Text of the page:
May 2, 2005

by Andrew Silow-Carroll
Is Rumsfeld's quote really from Talmud?

You are one of those rare people who, as the Talmud puts it, would rather light candles than curse the darkness.

U.S. Defense Secretary Donald Rumsfeld, bidding farewell to his deputy, Paul Wolfowitz, at a Pentagon ceremony April 29.

Question: Is this really in the Talmud? Can anyone provide a citation? I've seen the expression attributed to an "old Chinese proverb"; alternatively, Adlai Stevenson is quoted as saying it regarding Eleanor Roosevelt.


The actual quote is: Some people would rather set the Talmud alight than curse the darkness.

Posted by: Yori Yanover at May 2, 2005 9:09 PM

I think the original was tiva d'n'hari bavlei mdi arirta hascha, which has been translated variously "Better to burn the Babylonian [Talmud] than to curse the darkness" or "Better to torch Babylon than to curse the darkies."

Not surprising that Rummy knows it.

Posted by: Larry Yudelson at May 3, 2005 10:42 AM

Thanks, jokesters, but before I print an item saying Rummy got it wrong, can you assure me that the Talmud says no such thing?

Posted by: andy at May 3, 2005 10:59 AM

None of the rabbis who use the expression on various web pages ever attribute it to the Talmud. Yitz Greenberg, to take one example, knows his Talmud.

If it is in the Talmud, I would think someone would have started working to correct the vague attribution to "Chinese saying".

But this Rumsfeld guy -- what's his track record on intelligence? I hear he specializes in attributing things to Babylonians that noone else can find.

Posted by: Larry Yudelson at May 3, 2005 2:29 PM

Oops! Just remembered that I have the Soncino Talmud CD-Rom installed on my computer.

"curse the darkness" is not a Talmudic phrase.

Here are the two passages which put curse and darkness in any near proximity:

And thus a Min1 said to R. Abbahu: ‘When will the Messiah come?’ He replied, ‘When darkness covers those people.’ ‘You curse me, he exclaimed. He retorted, ‘it is but a verse: For, behold, the darkness shall cover the earth, and gross darkness the people: but the Lord shall shine upon thee, and his glory shall be seen upon thee.’ [Sanhedrin 99a]

IF HE SPAT BEFORE IT, URINATED BEFORE IT. Whence is this? — Hezekiah said: Because Scripture stated, And it shall come to pass that, when they shall be angry, they shall fret themselves and curse their king and their god and turn their faces upward, and it continues, And they shall look unto the earth, and behold, distress and darkness etc. Thus, although [the heathen] curse his king and his god and turn upward [to the true God], he still looks unto the earth. [Avodah Zarah 53a]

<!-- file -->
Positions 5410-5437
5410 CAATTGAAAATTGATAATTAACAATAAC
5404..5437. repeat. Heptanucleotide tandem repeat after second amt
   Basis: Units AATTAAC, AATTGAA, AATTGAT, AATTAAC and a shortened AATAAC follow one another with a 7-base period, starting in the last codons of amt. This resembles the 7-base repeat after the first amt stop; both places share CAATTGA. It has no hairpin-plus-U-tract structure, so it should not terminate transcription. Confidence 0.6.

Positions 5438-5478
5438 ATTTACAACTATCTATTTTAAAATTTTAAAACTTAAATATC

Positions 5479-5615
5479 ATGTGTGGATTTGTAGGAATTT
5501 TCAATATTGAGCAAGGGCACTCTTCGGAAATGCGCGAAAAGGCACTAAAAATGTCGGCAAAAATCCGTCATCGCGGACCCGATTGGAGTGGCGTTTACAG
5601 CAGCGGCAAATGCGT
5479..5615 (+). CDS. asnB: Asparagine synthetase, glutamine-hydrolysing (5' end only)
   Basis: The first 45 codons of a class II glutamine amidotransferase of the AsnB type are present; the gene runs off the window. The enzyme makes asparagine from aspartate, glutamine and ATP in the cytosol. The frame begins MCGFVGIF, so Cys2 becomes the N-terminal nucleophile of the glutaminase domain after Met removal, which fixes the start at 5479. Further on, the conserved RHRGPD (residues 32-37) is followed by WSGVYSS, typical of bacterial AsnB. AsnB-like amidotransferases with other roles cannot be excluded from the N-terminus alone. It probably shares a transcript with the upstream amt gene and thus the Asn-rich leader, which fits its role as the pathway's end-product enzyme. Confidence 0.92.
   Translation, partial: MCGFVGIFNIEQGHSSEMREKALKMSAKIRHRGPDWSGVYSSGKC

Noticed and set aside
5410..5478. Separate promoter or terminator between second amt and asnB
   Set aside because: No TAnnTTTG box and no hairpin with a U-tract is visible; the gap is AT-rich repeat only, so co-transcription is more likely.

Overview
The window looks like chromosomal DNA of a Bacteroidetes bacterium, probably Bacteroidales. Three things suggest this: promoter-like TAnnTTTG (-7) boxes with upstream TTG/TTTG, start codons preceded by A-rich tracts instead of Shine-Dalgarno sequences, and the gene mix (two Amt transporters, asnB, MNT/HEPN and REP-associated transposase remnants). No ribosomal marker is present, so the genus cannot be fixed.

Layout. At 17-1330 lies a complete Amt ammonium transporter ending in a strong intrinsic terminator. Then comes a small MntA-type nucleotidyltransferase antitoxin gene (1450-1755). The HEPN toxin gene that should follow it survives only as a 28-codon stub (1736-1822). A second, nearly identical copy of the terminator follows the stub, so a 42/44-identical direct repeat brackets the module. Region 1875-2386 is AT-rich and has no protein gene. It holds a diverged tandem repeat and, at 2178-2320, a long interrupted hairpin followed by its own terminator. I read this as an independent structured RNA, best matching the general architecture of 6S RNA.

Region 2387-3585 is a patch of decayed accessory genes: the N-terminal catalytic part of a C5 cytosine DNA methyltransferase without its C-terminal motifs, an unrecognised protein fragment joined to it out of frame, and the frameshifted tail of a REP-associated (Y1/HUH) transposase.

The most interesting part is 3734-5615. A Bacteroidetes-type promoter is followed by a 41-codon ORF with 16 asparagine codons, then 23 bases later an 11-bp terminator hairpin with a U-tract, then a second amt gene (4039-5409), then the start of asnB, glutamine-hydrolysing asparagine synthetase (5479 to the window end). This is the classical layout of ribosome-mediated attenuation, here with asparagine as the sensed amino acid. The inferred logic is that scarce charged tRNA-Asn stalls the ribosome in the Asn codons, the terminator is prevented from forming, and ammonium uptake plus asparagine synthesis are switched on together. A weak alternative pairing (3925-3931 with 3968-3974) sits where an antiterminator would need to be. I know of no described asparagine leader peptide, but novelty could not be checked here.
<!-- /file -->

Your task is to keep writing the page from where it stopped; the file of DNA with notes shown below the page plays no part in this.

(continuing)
Posted by: Larry Yudelson at May 3, 2005 2:34 PM

I think it would have been a lot funnier if Rumsefeld actually said:

"You are one of those rare people who, as the Talmud puts it, shall look unto the earth, and behold distress and darkness."

Posted by: Silow-Carroll at May 3, 2005 3:49 PM

Since a young age I've been troubled by the notion of opposites in our culture. Very few things are truly the opposite of one another. Take white and black, the ultimate notions in this area: white reflects all light while black absorbs the same. Are they opposite each other? Seems to me they're merely different.

This begs the question, which our Secretary of Defense may yet answer in his particular idiom: Can't we please both curse the dark AND light candles? Why should those two be mutually exclusive? Are we so deprived culturally that we can no longer imagine the luxury of both?

This is very much in line with the notion, popular among tall Democratic presidential candidates setting themselves up for the traditional November dust-biting: "I'm against the war, but I support our troops."

Can one be against the war AND against the troops and still win elections? How about supporting the war but being AGAINST the troops? We shouldn't disregard all those options as we "report for duty" in early August, a duty which, apparently, involves handing the reins of government to a long succession of Bush scions.

So, Mr. R may be surprised to discover that there are some Talmudic Jews who are rather fond of the dark and make it a habit to curse their candles, as in "This @#$%!& yahrzeit candle ran out and it's still full daylight, those cheap bastards!"

*No Talmuds were hurt in the production of this message.

Posted by: Yori Yanover at May 4, 2005 6:29 AM
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